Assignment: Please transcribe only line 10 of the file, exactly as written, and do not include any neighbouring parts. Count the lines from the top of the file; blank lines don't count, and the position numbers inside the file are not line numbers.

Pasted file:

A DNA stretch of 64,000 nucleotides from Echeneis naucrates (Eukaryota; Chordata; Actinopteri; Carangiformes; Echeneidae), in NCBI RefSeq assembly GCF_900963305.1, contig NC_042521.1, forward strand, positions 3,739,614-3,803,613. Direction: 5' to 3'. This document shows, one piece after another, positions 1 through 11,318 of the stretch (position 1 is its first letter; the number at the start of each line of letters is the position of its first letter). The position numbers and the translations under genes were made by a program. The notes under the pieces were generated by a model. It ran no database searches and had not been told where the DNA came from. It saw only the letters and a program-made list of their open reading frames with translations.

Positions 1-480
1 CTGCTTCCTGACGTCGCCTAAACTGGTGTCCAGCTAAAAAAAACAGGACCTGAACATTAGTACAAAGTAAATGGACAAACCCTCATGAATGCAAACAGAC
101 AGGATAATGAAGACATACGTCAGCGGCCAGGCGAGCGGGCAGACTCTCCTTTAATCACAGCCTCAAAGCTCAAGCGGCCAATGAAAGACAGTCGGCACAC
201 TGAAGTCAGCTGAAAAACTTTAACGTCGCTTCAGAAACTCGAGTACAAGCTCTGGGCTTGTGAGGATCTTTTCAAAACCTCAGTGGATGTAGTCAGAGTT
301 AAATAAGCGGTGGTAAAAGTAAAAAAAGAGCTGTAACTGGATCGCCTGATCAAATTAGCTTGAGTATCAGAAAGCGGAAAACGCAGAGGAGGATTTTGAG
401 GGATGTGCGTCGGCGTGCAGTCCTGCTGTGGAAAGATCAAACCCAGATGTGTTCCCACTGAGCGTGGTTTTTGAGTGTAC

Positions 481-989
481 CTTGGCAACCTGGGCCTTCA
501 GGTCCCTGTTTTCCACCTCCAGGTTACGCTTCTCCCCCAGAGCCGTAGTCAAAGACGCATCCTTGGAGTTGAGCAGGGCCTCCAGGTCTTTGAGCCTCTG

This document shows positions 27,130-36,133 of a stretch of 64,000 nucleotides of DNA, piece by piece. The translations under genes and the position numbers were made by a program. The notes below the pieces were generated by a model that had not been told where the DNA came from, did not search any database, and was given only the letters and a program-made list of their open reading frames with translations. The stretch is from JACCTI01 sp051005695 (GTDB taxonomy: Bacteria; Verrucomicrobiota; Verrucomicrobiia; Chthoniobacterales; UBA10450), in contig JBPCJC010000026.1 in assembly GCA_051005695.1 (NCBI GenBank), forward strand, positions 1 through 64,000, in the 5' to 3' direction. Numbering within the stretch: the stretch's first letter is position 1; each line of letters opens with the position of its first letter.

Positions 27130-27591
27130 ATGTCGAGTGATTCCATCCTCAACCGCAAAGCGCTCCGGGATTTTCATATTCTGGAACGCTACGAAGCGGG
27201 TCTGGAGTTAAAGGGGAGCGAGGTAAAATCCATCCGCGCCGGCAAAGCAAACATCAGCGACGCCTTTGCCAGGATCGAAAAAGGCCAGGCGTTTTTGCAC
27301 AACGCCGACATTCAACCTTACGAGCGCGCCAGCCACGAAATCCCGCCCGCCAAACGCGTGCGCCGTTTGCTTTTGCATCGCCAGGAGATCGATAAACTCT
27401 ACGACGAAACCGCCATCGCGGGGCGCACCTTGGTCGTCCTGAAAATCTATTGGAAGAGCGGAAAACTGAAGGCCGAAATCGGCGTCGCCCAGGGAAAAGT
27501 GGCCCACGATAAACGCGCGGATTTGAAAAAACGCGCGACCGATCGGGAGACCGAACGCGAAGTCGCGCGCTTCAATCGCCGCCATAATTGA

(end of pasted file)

501 GGTCCCTGTTTTCCACCTCCAGGTTACGCTTCTCCCCCAGAGCCGTAGTCAAAGACGCATCCTTGGAGTTGAGCAGGGCCTCCAGGTCTTTGAGCCTCTG